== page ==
Rodeo clown

Rodeo clown

A rodeo clown works in bull riding competitions. Originally, the rodeo clown would have two jobs: protecting fallen riders during the bullriding segment by acting as a bullfighter (thereby distracting the bull) and provide comic relief during breaks between the various competitions and performances at the rodeo. The comic numbers would often involve parodies of cowboy culture.

Today, many of the larger rodeos in the United States hire several different people for these jobs, i.e. one bullfighter who carry out bullfighting only and team of entertainers (clowns, etc) who provide comic relief. With smaller rodeos, it is still common to see the rodeo clown carrying out all these various tasks.

Rodeo clown

Rodeo bullfighter

When a bullrider has been bucked off or has jumped off the bull, the rodeo clown will help distract the bull and provide the bull with an alternative traget to attack. At larger events, two or more bullfighters may work together in the arena.

A good bullfighter will be fast and agile, and have the ability to engage the bull and anticipate the bull’s next move.

Rodeo bullfighters wear one layer of protective gear and a second layer of loose-fitting clothes. The loose-fitting clothes are designed to tear away easily of the bull gets hold of them. In some rodeos, bullfighters still wear clown clothes and clown makeup.

The job of the bullfighter is a dangerous one, and injuries are common. Bullfighters have been killed on the job or died later from injuries sustained during a bullfight.


The rodeo bullfighter will enter the arena on foot before the bull is released from the bucking chute. If more than one bullfighter is present, they will position themselves on either side of the chute and work as a team to protect not just a fallen bullrider but also themselves.

Examples of techniques commonly employed by rodeo bullfithers:

  • Putting themselves between the bull and the fallen bullrider (especially common when the rider has been injured and can’t get out of harms way on their own).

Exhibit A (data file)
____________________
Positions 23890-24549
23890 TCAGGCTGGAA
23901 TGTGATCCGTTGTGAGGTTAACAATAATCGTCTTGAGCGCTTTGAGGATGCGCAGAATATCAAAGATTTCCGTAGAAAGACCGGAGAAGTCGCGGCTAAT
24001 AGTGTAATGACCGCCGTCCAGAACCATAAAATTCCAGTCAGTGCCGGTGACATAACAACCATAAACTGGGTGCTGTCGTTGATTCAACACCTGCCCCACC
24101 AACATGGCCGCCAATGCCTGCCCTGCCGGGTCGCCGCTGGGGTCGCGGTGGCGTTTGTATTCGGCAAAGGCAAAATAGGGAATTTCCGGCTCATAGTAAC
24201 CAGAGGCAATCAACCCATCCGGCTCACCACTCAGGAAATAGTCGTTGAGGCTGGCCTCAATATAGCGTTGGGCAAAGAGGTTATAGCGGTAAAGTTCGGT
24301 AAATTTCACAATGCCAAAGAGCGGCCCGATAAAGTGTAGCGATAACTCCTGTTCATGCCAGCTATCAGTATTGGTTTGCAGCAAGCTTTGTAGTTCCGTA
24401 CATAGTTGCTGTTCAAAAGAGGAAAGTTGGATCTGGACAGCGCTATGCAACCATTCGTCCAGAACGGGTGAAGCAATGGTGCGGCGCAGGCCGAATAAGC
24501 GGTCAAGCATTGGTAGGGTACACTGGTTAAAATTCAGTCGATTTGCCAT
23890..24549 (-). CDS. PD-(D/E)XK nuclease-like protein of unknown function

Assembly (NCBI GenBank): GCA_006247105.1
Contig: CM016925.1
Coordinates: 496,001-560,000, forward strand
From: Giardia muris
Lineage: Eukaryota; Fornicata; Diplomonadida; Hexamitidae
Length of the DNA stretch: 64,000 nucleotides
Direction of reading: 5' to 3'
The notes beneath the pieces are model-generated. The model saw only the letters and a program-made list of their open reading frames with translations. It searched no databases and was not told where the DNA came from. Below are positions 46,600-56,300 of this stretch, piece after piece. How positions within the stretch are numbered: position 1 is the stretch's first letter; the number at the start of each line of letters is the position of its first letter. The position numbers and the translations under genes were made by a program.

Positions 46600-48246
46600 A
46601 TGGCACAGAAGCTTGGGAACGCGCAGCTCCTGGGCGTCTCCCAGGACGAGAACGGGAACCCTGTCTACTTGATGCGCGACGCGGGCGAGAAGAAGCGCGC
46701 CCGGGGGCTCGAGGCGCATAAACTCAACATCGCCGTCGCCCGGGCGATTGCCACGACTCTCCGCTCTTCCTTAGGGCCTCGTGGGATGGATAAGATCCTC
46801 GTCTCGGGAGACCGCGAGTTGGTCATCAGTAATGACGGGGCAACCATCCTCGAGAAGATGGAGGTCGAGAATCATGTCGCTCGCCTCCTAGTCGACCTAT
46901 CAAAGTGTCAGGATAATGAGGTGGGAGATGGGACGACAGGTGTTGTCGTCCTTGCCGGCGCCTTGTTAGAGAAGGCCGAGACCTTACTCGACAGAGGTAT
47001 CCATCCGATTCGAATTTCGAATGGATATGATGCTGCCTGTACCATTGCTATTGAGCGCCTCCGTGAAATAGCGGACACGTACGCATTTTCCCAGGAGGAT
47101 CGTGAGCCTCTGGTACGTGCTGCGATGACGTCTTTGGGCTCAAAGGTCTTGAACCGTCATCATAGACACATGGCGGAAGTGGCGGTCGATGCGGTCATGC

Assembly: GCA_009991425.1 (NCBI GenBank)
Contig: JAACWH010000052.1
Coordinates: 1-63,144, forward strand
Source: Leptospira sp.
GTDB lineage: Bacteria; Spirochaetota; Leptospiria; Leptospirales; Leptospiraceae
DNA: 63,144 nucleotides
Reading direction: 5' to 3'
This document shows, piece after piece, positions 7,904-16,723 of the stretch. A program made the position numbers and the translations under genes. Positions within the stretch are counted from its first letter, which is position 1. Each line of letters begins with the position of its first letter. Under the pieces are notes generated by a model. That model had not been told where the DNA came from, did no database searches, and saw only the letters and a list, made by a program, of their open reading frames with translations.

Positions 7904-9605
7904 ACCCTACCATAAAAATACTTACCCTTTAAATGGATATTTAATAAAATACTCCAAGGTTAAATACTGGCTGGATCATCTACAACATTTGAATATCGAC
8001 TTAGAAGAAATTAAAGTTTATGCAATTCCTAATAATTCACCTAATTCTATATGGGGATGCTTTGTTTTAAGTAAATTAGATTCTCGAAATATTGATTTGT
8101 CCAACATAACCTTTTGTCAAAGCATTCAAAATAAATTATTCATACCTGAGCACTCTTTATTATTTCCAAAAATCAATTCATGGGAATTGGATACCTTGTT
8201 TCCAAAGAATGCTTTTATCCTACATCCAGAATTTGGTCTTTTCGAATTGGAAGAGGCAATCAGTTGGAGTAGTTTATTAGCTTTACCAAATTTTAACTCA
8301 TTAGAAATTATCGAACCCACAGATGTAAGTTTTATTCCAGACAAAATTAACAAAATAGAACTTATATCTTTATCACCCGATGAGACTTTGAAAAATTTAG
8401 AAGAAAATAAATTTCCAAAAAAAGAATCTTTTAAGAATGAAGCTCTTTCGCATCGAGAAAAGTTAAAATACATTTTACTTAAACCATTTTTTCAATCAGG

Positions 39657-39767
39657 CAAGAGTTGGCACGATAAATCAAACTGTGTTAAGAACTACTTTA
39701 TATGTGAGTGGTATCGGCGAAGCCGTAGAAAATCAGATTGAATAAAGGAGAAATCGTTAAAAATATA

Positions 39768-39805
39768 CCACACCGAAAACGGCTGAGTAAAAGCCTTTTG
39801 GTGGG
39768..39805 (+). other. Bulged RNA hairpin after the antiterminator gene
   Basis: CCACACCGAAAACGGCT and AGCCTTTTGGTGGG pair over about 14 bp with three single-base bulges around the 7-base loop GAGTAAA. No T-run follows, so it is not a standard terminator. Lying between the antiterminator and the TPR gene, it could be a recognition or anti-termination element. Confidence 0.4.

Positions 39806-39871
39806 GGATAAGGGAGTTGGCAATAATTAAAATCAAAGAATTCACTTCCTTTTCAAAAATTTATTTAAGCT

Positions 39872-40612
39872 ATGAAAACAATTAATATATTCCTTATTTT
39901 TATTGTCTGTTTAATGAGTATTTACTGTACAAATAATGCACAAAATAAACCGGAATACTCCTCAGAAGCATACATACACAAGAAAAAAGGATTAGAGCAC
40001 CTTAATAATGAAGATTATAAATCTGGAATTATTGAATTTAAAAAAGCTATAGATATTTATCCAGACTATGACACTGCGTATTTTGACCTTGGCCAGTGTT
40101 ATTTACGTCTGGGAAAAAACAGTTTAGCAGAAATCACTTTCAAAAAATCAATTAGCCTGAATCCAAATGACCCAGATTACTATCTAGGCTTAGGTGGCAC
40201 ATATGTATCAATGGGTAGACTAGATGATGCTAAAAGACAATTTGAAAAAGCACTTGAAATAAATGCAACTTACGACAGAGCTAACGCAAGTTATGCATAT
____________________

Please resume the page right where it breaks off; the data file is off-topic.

• Running off at an angle
  • Hat throwing
  • Shouting to get the attention of the bull

If a bullrider has been hung up, the bullfighters will try to free the rider – a very dangerous task. This duty is best carried out by two or more bullfighters working together, so that at least one person can go to the bull’s head while at least one other person works on releasing the rider.


It is common for rodeo clowns to engage in heckling to amuse the crowd. The clown will be equipped with a microphone and heckle the rodeo announcer, the bull, the crowd, selected members of the crowd, etc.

History of the rodeo clown

Competitive rodeo events became commonplace in the early 20th century, and soon the rodeo promoters began hiring cowboys to provide entertainment in between the competitive events. Originally, these cowboys wore oversized clothing, and this habit eventually developed into more and more outlandish outfits.

In the 1920s, using very agressive Brahma bulls for bullriding became popular, since it made the bullriding contests more dangerous – and thus more exiting for the crowd. Soon, it became apparent that something needed to be done to reduce the risk of serious injury for fallen bullriders. The solution was to send in one or more rodeo clowns to act as bullfighters; drawing the attention of the bull away from the fallen rider and onto themselves.

The barrel

In the 1930s, a rodeo clown named Jasbo Fulkerson started using a wooden barrel with a solid bottom to protect himself and the fallen bullrider. This practise caught on and was embraced by many other rodeo clowns.

Today, larger rodeos will sometimes have a designated barrelman who is responsible for handling the barrell and works together with clowns and bullfighters. A common combo is two free-roaming bullfigthers + one clownish barrelman. The typical barrel will be large, made from steel and have a lot of padding. In dangerous situations, the barrelman can jump into the barrel and then out of it again, to both protect himself and draw the attention of the bull away from other people in the arena.

Competitions & Performances

Eventually, rodeo bullfighting grew into a competive event in its own right in the United States. Bullfighters also began having their own individual performances where they were showcasing their bullfighting skills without having any fallen bullrider in the arena to worry about.

Examples of elements typically included in rodeo bullfighting performances and contests:

  • Bull maneuvering
  • Precision jumping
  • Bull contact
  • Barrel handling

Unlike Spanish bullfighting, the United States rodeo bullfighter is not supposed to kill or even injure the bull.